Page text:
Hey gang, Valkor here. Moving from the big city to the country just to “get away from it all”, ordinarily would seem like a good idea; it’s quieter, the people are usually friendly and the air is oh so sweet. However, for the family in this next film, Deep in the Darkness, the quiet little country town they’ve moved into, has a serious problem, most noticeably is a case of “badfilmitis”. Read on.
Deep in the Darkness centers on Dr. Michael Cayle (Sean Patrick Thomas) and his family, who’ve up and moved from Manhattan to live in the quiet countryside of Ashborough. No sooner do they arrive, they meet their neighbors the Deightons – father Phil (Dean Stockwell), his son Tyler (Anthony Del Negro) and wife Rosy (Marty Gargle); they're just being neighborly, but Michael’s run in with Rosy set his creep levels to “off the charts”, especially after seeing her mutilated face. But it’s also because Phil sent him through their bedroom to use the restroom, when the single bathroom was actually in front of him. Anywho, later in the film Michael and Phil take a walk, where Phil shows Michael a sacrificial stone used to… well sacrifice animals for the sake of appeasing a wild race of ravenous creatures. And as per the town's tradition, it’s now Michael’s turn to take on the task, but he refuses. He’ll bet he wished he hadn’t as weird shit starts happening around his home: shadows everywhere, their dog goes missing and the neighbors refuse to speak or even help him in anyway. Ultimately the creatures show their faces to Michael and everything beyond that changes the entire dynamic of the story.
No seriously it does and I don’t mean that in a good way. That middle section reminds me of Insidious, where once it’s revealed that the kid isn’t exactly “haunted” but an astral walker… well everything goes downhill from there. And the same can be said about this film.
Deep in the Darkness does have a few good points that are worth mentioning; for one, the level of creepiness never changes as throughout the film the mood remains dark, mysterious and very unsettling. The design of the creatures also gets plus points as they come across ravenous and disturbing. The acting is also quite strong right through the film, with everyone playing their part to perfection. Kudos to Dean Stockwell as the creepy old timer with an agenda; he plays his part well and remains consistent throughout the story. So for the first half, Deep in the Darkness delivers, but when we enter the second half… well…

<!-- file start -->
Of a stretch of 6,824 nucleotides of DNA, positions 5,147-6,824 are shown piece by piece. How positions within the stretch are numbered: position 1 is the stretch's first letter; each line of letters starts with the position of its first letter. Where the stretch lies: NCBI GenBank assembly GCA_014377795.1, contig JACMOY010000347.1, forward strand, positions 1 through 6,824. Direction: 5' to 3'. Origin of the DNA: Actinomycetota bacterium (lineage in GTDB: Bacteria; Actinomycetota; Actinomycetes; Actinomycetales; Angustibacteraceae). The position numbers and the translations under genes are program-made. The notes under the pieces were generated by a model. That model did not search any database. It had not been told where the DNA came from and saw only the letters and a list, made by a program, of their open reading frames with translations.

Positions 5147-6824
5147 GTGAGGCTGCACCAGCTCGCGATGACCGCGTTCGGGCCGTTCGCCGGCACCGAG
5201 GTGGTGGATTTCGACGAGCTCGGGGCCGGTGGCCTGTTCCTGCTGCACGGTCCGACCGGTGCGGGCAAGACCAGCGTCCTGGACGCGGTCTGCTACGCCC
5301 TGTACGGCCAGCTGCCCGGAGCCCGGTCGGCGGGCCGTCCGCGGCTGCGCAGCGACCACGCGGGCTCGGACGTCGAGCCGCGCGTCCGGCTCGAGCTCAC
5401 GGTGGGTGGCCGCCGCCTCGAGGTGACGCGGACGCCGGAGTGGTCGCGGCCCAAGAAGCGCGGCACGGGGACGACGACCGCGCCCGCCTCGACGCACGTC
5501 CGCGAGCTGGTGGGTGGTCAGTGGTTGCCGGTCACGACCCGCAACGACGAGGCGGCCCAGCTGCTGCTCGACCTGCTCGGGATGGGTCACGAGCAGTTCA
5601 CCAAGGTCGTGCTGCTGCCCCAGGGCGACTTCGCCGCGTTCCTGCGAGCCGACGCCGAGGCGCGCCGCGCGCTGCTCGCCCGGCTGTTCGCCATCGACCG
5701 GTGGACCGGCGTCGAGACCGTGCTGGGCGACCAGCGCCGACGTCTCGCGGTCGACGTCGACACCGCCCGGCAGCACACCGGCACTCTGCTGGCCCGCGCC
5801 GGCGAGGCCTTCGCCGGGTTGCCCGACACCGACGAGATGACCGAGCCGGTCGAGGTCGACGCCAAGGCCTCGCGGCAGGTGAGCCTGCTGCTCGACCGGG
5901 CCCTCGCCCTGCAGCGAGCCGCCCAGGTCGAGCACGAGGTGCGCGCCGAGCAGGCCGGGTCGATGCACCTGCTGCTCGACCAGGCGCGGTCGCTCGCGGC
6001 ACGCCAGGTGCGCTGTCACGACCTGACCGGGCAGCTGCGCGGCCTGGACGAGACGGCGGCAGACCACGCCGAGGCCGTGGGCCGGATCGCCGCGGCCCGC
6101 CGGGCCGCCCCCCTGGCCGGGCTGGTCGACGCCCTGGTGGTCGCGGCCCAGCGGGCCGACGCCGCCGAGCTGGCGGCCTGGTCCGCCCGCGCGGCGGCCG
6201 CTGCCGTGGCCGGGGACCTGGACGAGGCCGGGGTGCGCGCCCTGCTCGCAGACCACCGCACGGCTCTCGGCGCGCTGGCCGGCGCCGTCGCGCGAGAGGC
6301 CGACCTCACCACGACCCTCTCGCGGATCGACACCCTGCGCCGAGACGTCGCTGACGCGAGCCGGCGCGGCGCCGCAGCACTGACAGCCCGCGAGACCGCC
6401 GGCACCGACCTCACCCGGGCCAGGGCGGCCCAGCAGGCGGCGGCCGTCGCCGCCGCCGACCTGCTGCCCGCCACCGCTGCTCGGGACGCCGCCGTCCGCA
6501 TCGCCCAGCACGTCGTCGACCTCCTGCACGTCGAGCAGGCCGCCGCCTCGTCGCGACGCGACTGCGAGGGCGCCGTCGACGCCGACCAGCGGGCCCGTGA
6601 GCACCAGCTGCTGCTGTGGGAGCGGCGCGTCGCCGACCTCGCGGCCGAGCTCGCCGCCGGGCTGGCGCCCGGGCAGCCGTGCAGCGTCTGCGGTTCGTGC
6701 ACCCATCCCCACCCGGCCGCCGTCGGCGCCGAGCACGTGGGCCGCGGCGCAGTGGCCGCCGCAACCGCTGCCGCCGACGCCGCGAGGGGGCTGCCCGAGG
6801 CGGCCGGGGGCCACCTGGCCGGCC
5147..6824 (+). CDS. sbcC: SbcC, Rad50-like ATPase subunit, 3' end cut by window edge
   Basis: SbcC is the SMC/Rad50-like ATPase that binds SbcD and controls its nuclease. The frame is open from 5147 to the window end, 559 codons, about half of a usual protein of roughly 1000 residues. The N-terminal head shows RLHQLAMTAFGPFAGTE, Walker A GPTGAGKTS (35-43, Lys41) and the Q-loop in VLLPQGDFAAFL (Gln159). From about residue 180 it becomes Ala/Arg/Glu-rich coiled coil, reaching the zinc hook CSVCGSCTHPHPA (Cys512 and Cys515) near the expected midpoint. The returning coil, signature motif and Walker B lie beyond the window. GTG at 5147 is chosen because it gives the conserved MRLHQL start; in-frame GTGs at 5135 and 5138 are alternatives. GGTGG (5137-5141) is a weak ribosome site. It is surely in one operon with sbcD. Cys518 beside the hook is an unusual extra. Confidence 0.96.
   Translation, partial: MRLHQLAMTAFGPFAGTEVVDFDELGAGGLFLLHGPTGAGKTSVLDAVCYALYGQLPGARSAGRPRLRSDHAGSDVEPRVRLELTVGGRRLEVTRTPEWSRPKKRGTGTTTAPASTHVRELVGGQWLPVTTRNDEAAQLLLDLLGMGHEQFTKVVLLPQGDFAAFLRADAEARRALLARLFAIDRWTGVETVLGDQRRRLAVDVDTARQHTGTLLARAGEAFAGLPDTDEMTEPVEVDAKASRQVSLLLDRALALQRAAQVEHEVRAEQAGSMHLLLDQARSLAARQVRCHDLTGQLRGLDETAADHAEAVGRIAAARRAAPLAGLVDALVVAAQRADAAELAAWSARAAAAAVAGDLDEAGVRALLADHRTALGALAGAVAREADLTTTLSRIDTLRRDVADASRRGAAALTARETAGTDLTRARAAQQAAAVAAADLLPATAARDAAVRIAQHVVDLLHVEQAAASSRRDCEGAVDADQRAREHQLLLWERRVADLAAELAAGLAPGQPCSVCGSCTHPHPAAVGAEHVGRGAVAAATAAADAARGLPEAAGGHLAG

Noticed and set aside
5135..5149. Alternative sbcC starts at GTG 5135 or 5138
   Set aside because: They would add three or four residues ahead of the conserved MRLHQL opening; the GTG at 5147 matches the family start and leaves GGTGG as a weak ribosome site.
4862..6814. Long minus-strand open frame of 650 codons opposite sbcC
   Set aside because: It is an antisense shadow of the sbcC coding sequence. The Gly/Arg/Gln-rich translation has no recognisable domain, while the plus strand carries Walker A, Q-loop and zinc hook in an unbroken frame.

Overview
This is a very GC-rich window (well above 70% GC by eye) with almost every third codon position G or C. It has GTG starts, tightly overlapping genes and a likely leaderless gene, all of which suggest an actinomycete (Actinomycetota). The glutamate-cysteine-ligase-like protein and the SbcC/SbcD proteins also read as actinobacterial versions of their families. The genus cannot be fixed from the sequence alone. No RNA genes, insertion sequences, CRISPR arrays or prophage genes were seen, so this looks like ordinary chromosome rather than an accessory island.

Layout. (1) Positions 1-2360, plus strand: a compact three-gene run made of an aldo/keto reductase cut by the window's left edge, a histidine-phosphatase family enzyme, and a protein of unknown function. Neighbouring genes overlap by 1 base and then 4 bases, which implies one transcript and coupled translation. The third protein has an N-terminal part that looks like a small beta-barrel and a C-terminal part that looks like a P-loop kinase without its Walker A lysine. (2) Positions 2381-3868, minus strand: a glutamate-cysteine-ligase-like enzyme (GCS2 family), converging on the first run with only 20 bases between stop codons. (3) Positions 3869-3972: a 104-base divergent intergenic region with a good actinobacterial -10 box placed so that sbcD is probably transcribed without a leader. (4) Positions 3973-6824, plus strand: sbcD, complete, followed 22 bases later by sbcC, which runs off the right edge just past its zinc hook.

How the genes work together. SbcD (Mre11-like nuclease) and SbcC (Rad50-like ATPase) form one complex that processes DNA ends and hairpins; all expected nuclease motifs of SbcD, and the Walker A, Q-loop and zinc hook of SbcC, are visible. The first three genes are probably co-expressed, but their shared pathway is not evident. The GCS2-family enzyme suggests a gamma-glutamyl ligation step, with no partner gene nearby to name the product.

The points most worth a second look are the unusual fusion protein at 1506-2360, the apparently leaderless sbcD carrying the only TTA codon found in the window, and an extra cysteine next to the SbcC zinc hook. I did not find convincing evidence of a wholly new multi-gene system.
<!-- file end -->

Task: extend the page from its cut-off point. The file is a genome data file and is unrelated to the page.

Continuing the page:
… And that’s where you totally lose me. I went into this film assuming I would see a family haunted by these creatures, having to fight for their survival. And for the first half after Michael says he isn’t gonna follow the town’s tradition, you sort of get that. On top of that you have the town basically distancing themselves from Michael and his family, so my thinking is “shit’s about to go down”. But what happens is that a woman named Lady Zellis (Blanche Baker), who considers herself the head of the town informs Michael that the creatures will come for him, to help one of the creatures give birth. At that point I was done, I mean I wanted these creatures to stalk, taunt and hunt this family because they didn’t follow the town’s sacrificial tradition. And that would have made for a much better story. I mean… there’s a lot of crazy stuff that happens, just not along the lines of what one would expect is all. Just like with Insidious and the astral walking kid, I just lost complete interest.
Them creatures tho…
Deep in the Darkness is available now on the digital scene (I found it on Amazon Prime) and it’s the type of film that you’ll either like it or lump it. The film has a nice premise that’s enough to draw you in, but not enough to keep you invested. And out of TOV 5 stars, I give Deep in the Darkness a 1.5.